Friday, January 27, 2006

Waiting and Shaping Things - Extremely Late & Tantalisingly Close

I'm waiting for DHL to deliver some parcels. According to the tracking form on their website, they've stopped by twice and left a note in the last 24 hours, but I don't see evidence of either. So the brain has to go out for a walk by itself.

I've just put down Bruce Sterling's Shaping Things, a short non-fictional super-pamphlet on the evolution of created objects, including the post-product era of gizmos, spimes and biots. There's a nice little rant towards the end on why most companies know less about their own products than many of the consumers of same. In a "webtake" on the book, John Thackera writes:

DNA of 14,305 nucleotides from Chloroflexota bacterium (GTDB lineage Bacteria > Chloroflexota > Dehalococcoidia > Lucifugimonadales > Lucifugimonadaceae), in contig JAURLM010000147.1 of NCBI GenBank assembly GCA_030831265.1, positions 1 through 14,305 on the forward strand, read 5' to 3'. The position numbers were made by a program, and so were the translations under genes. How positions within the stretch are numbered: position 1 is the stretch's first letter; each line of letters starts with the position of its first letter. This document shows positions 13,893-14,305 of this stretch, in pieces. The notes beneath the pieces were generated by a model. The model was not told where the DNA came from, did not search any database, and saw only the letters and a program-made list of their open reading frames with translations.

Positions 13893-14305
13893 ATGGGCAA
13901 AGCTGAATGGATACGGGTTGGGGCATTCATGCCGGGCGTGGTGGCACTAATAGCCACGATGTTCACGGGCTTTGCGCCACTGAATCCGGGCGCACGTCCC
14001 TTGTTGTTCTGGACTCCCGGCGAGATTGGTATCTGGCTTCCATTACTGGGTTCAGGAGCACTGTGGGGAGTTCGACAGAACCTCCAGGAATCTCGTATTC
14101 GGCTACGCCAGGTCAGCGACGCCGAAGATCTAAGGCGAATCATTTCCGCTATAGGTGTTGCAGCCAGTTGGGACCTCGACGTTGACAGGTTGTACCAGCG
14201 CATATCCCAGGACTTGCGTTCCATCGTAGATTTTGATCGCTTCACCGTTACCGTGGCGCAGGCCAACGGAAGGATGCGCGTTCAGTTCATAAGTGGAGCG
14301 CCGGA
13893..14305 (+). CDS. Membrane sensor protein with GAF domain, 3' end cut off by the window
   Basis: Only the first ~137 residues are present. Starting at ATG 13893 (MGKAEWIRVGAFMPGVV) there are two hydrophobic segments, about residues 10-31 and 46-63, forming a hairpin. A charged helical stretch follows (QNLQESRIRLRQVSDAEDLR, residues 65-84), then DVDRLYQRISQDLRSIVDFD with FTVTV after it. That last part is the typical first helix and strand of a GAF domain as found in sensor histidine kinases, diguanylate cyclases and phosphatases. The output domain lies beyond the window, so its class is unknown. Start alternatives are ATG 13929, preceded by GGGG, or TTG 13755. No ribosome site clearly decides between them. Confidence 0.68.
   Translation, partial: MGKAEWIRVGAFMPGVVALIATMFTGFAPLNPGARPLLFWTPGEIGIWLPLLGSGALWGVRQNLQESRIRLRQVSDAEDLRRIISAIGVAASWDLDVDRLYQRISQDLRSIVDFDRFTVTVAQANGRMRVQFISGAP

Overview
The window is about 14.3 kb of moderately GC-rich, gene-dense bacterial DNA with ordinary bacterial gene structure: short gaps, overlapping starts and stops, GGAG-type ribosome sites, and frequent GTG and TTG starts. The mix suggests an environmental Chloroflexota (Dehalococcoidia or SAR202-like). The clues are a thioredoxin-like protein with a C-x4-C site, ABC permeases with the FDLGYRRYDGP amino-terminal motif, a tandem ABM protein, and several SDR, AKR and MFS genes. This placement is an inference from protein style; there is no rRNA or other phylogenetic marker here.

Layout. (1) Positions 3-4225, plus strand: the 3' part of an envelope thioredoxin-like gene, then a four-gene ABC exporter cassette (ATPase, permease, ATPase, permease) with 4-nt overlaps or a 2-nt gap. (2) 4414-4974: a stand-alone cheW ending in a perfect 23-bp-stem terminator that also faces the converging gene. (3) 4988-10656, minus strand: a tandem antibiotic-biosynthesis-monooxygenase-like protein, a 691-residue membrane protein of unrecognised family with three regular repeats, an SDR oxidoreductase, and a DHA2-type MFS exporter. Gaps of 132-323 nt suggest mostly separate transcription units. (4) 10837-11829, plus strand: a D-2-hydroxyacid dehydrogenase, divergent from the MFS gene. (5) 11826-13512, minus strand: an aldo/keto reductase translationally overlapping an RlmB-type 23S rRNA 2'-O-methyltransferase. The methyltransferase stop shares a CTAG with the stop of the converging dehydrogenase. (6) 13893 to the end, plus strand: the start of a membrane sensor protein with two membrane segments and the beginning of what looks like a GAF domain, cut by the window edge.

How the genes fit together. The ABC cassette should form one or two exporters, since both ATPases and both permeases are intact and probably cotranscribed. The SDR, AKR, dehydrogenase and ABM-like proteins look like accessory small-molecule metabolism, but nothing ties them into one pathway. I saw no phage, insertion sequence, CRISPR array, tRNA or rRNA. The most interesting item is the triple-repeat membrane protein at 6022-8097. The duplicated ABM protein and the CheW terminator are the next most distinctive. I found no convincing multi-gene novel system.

I never worried until now about the reversal of the Earth's magnetic field. Should I? Are They covering something up? Will all electrical motors go into reverse? On all the elevators in the world, will down become up? Will MS Word become usable? I think we should be told.

Amusingly, even though spimes are "future manufactured objects with informational support so extensive and rich that they are regarded as material instantiations of an immaterial system." the construction of the associated MIT Mediaworks webpages is so awkward that they nearly stand as antithesis to the themes in these pamphlets.

More pleasurably, I've started Jonathan Safran Foer's Extremely Loud & Incredibly Close, a reaction to the events of 9/11 through the voice of a precocious boy who loses his father in the collapse of the Twin Towers.

For a nice lift, try this fab mashup of 10cc's I'm not in love with Marvin Gaye vocals layered over the top: Go Home Productions - Marvin's Not in Love (Parts 1.2)

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